Creative Living

This Uniform


Made in London by designer Esme Marsh, This Uniform creates functional and modular garments and accessories that focus on an ethical production without compromising on design. Sourcing vintage fabrics locally and saving off-cuts for future designs, Esme produces one-of-a-kind investment pieces, made in limited runs, that champion quality and durability. We caught up with Esme in her London studio to find out more about the person and the values behind the brand. Check it out below...

GOODHOOD: To those who don’t know, who are you and what do you do?

Esme Marsh: My name is Esme Marsh and I run a slow fashion brand called This Uniform. I started This Uniform (TU) two years ago focusing on durability and functionality with the aim to make clothes that last without compromising on the design. 

GH: Where did your name, This Uniform, come from?

EM: The name ‘This Uniform’ is a reference to the everyday uniform I aim to create. When I started This Uniform I wanted to create comfortable clothes which are not trend-led or influenced by the seasons. With this, is this idea of being a modular brand, meaning every garment can be worn with every other TU garment. This is the uniform I want to wear every day; I thought other people might want to as well.

GH: Where did your desire to create This Uniform come from?

EM: Having worked briefly in the fashion industry before starting TU, I saw a lot of things that made me deeply uncomfortable. Everyone knows the fashion industry is a far cry from perfect when it comes to being sustainable, so I created This Uniform with the aim of building a brand with sustainability at the forefront whilst still feeling relevant and original. I want to use the potential limitations that being a slow-fashion brand imposes to develop new ways of designing; it forces us to think unconventionally, from how and where you source your fabrics, to the number of seams you design into a garment.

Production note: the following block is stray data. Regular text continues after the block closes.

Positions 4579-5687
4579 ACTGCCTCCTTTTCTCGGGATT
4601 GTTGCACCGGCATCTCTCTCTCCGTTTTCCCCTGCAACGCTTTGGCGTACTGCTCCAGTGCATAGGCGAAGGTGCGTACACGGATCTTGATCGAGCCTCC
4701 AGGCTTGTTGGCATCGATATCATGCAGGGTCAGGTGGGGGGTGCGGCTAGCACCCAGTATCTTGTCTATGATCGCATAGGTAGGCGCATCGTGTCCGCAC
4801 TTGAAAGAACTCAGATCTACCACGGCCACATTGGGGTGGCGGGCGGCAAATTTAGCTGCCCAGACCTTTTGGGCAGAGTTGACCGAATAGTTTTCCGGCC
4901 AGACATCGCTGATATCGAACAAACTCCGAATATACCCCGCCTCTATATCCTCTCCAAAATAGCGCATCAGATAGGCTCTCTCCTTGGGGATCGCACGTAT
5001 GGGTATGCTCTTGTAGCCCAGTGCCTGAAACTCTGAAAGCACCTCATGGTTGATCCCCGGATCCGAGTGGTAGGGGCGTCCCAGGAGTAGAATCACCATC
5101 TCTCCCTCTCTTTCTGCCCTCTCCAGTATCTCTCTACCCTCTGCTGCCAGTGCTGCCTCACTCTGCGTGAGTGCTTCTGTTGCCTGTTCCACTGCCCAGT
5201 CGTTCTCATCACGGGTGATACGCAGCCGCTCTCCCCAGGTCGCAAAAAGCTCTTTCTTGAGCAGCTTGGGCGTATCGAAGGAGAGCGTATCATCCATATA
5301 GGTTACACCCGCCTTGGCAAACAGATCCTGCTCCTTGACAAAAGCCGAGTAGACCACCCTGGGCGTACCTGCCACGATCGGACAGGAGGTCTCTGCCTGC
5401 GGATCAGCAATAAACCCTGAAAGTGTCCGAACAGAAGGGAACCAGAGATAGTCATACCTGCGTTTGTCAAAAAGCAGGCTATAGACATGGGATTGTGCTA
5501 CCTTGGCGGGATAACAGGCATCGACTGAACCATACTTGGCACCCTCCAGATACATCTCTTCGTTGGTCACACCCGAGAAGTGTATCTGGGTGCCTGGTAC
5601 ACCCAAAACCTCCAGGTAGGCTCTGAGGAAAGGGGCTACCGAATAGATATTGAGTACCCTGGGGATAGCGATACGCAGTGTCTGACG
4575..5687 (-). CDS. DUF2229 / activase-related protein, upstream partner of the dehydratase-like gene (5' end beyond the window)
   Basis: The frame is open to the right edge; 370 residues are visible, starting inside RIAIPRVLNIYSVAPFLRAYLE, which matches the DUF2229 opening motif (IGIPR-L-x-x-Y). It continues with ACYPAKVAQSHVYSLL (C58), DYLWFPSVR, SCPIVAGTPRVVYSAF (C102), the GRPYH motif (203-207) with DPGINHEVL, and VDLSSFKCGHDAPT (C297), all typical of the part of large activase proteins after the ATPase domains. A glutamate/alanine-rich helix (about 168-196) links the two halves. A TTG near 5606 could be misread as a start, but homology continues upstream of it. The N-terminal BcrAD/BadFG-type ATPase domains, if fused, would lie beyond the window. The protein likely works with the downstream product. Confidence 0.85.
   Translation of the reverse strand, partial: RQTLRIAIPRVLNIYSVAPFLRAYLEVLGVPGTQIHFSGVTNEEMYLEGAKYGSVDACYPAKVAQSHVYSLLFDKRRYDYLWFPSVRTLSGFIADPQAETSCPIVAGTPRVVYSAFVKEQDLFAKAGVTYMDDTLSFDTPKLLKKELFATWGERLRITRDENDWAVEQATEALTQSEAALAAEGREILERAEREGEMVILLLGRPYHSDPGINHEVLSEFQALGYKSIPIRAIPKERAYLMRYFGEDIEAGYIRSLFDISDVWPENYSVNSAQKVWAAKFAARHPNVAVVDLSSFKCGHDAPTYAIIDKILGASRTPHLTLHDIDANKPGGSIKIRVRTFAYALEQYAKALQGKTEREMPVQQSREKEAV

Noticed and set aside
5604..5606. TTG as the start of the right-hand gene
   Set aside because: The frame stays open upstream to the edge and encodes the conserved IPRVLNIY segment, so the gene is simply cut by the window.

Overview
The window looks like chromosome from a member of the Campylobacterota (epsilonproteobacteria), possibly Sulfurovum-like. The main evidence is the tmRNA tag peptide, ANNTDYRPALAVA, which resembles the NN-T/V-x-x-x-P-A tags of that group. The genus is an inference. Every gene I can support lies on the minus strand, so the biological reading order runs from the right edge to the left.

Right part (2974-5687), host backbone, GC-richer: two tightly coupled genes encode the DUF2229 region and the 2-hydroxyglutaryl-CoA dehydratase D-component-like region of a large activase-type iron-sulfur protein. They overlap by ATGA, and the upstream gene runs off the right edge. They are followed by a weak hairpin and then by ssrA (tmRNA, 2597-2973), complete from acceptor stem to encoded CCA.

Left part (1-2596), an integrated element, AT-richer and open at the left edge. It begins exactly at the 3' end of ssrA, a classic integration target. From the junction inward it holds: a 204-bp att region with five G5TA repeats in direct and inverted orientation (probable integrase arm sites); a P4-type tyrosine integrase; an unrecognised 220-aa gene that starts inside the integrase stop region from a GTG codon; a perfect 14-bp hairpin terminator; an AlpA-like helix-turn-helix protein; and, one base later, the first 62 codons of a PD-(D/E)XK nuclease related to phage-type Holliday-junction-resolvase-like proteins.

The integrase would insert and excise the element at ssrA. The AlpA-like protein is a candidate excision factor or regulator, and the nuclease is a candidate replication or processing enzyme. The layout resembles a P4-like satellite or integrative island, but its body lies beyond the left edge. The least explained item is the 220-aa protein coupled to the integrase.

GH: Can you go into some detail about your collection? From the fabric, to initial designs, to final pieces?

EM: This collection has a very tactile feel to it which is symbolic of slowing down how we approach clothes. Sourcing the fabric has been a vital part of the process and each chosen fabric has been carefully considered; from heavy weight organic cotton denim to deadstock British tweed and vintage cotton from the 1950s. All the patchwork hats are made from offcuts from the collection to minimise waste. We have a special box in the studio where we keep every off-cut that is larger than 10cm x 10cm, anything smaller is recycled. The small details such as seersucker binding are very important for this collection. Everything is made in London to the highest quality and sewn to last a very long time. As for the silhouettes, they are mostly motivated by photos of my friends. Sometimes there is a pressure to design big, over-the-top garments but that defeats the point of This Uniform. My friends are my biggest inspiration and I want to design a uniform for them where the beauty lies in the intricate details.

GH: And if you had to choose a favourite piece?